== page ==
Monday, June 27, 2022

HMS Terror

HMS Terror: The Design, Fitting, and Voyages of the Polar Discovery Ship

by Dr. Matthew Betts

Seaforth Press, £30 (UK)

Naval Institute Press, $49.95 (US)

Reviewed by David C. Woodman


Ever since the Arctic expedition of Sir John Franklin disappeared into the ice in 1845, most of what has been written about the lost ships and doomed men has been speculative. The recent discovery of his two ships, HMS Erebus and HMS Terror, has put an end to this as we await the results of an ongoing investigation of the wrecks. Authors recognize that discoveries in the ships, perhaps including documentation, would quickly render further speculation obsolete. To avoid this, they have embraced biographies of the ships themselves. Michael Palin’s recent book Erebus: The Story of a Ship tells the career of Franklin’s flagship, and now Dr. Matthew Betts has published a memoir of the junior, but in many ways more interesting, vessel. In contrast to Palin’s book, which treats the social history of the officers and crew extensively, Betts concentrates on the ship itself, essentially basing his analysis on the construction (and reconstruction) details of this amazing ship. The book is organized into four parts with a common thread. 

After a short 5-page introduction, part 1 of the book consists of four chapters covering Terror’s design and history. The first provides an admirable overview of Terror's career as a warship. The narrative covers not only the most famous and oft-cited events (the bombing of Fort McHenry, Back's 1836 expedition, the Antarctic years) but, in detail, other events in the ship's eventful career (a blockade of Baltimore, the battle of St. Mary’s, Georgia, her last combat action in 1824 at Algiers, her first wreck during the Lisbon hurricane of 1828) that are usually disregarded. Other noteworthy events, and fixtures in most histories, such as an extravagant ball at Hobart in 1840, are ignored. It quickly emerges that for Betts the various crew of the Terror are essentially interchangeable. Although given their due for skill and heroism, here and throughout the book, Betts concentrates on Terror herself, emphasizing her construction and conversion from warship to exploration vessel under the supervision of master shipwright William Rice.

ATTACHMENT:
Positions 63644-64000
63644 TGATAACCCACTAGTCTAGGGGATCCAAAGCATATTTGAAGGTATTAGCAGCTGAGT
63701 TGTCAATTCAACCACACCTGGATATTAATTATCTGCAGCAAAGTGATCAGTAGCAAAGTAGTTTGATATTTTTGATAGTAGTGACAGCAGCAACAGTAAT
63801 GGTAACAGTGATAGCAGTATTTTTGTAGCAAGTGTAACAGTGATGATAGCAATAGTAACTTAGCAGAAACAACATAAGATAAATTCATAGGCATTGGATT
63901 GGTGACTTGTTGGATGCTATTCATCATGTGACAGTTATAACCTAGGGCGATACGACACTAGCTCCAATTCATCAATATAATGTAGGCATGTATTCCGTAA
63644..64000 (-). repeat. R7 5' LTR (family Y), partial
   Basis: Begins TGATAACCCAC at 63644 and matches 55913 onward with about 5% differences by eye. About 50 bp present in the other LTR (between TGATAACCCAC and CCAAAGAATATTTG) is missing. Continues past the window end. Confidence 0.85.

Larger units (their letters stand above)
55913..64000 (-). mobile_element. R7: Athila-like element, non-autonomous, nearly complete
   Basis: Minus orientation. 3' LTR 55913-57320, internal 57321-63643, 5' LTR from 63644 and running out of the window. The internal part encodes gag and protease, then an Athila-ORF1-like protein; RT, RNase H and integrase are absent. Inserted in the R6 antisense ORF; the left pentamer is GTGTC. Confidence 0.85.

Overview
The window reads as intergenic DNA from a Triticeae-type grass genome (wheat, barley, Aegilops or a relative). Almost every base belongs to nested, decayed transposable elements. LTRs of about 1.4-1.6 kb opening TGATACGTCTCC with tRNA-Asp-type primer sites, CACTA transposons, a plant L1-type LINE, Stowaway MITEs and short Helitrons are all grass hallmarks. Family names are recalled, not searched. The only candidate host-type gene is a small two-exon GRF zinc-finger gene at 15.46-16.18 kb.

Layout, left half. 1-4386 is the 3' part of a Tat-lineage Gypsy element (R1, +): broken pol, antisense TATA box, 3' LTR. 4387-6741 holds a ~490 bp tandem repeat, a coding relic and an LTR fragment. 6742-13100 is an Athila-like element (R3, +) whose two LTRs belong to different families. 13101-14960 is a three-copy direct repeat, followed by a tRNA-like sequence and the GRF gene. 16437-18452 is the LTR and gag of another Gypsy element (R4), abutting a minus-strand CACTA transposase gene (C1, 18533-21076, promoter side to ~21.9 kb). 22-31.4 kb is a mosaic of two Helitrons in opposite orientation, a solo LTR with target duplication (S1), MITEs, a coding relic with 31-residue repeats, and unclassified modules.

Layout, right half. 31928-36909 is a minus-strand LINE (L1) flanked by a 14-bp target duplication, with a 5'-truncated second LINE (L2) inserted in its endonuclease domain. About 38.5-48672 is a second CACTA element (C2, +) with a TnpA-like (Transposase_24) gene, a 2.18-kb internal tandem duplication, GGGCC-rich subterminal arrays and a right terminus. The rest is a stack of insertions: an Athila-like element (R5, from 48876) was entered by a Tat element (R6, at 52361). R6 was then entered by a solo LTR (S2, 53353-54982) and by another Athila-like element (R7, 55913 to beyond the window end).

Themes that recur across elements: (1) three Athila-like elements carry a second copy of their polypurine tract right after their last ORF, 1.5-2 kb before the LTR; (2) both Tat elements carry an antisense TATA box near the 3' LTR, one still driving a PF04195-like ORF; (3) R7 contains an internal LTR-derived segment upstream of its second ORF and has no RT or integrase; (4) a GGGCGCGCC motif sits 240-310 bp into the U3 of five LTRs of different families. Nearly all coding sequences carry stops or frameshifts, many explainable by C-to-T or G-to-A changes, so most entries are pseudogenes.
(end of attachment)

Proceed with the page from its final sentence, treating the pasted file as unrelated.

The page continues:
The following chapters deal with the Ross Antarctic Expedition of 1839–1843 and the subsequent Franklin expedition of 1845. The overall narrative is skillfully told, but elements that are generally not emphasized, such as sailing qualities and a lengthy description of damage suffered during a collision between the two ships in 1842, feature prominently. The final refit supervised by Oliver Lang is told in detail as the ships were prepared for their last voyage, incorporating lessons learned during her Antarctic adventures and the new technology of steam engines and removable propellors. 

Part two - The Design and Fitting section - consists of a text chapter, followed by one of the ship’s detailed plans. Here, one learns of Terror's hull construction and cabin layout and her major equipment - armament, anchors, capstans, illuminators, heating systems, pumps (two types), stoves, paint scheme and boats. The wealth of detail therein may overwhelm the general reader but will prove valuable to historians and archaeologists and settle many bar bets. The dimension and scantling list that ends the chapter extends for eleven pages and may have more conveniently been attached as an appendix.